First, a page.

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Efficient Resource Sharing in Concurrent Error Detecting Superscalar Microarchitectures

Tuesday November 30, 2004
Hamerschlag Hall D-210
4:00 pm

This is a practice talk for the upcoming IEEE Micro conference, December 4-8.

Jared Smolens
Carnegie Mellon University

Previous proposals for soft-error tolerance have called for redundantly executing a program as two concurrent threads on a superscalar microarchitecture. In a balanced superscalar design, the extra workload from redundant execution induces a severe performance penalty due to increased contention for resources throughout the datapath. This paper identifies and analyzes four key factors that affect the performance of redundant execution, namely 1) issue bandwidth and functional unit contention, 2) issue queue and reorder buffer capacity contention, 3) decode and retirement bandwidth contention, and 4) coupling between redundant threads' dynamic resource requirements. Based on this analysis, we propose the SHREC microarchitecture for asymmetric and staggered redundant execution. This microarchitecture addresses the four factors in an integrated design without requiring prohibitive additional hardware resources. In comparison to conventional single-threaded execution on a state-ofthe-art superscalar microarchitecture with comparable cost, SHREC reduces the average performance penalty to within 4% on integer and 15% on floating-point SPEC2K benchmarks by sharing resources more efficiently between the redundant threads.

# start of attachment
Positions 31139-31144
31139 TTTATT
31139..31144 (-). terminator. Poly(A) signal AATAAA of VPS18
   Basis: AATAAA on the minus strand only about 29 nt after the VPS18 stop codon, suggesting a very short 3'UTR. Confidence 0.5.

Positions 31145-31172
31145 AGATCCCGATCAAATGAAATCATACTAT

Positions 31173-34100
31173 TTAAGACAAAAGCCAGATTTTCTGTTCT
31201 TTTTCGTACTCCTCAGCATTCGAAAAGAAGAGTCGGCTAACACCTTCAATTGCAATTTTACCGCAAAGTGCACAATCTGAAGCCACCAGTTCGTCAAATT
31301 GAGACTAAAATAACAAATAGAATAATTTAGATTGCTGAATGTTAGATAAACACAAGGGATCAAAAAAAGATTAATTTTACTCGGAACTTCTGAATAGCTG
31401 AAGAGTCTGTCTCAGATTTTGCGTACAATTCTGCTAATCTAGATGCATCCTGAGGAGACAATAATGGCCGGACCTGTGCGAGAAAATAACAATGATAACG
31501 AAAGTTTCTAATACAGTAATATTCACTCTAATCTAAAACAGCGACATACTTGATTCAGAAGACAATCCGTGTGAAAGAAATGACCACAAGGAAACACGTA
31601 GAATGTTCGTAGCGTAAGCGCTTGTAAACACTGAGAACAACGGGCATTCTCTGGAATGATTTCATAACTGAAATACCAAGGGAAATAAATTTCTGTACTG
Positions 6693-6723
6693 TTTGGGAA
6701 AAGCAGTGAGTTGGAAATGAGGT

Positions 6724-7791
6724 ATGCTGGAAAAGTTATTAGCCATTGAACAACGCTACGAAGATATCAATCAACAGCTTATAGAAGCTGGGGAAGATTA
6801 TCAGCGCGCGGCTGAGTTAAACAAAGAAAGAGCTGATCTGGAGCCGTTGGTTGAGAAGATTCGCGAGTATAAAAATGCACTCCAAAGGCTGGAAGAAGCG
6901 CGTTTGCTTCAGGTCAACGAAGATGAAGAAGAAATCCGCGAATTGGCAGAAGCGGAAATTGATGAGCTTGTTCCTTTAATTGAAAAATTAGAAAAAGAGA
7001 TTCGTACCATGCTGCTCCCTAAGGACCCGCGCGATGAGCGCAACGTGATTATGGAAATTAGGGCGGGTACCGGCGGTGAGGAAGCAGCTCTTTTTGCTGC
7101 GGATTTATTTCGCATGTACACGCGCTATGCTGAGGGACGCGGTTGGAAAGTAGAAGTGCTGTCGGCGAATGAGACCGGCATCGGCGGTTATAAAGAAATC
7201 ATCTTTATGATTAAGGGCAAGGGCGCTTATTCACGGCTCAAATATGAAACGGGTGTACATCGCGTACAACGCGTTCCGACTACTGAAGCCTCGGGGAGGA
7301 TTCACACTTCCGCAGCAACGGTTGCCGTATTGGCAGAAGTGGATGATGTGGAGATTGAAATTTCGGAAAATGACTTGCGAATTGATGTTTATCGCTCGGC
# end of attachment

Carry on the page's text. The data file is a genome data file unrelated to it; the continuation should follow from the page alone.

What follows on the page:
Jared Smolens is a third year PhD student in the Computer Architecture Laboratory at Carnegie Mellon, where he is advised by Prof. James Hoe. His time is primarily devoted to the TRUSS project. His research interests include multiprocessor and microprocessor architecture, fault tolerance, and performance modeling.


Department of Electrical and Computer EngineeringCarnegie Mellon UniversitySchool of Computer Science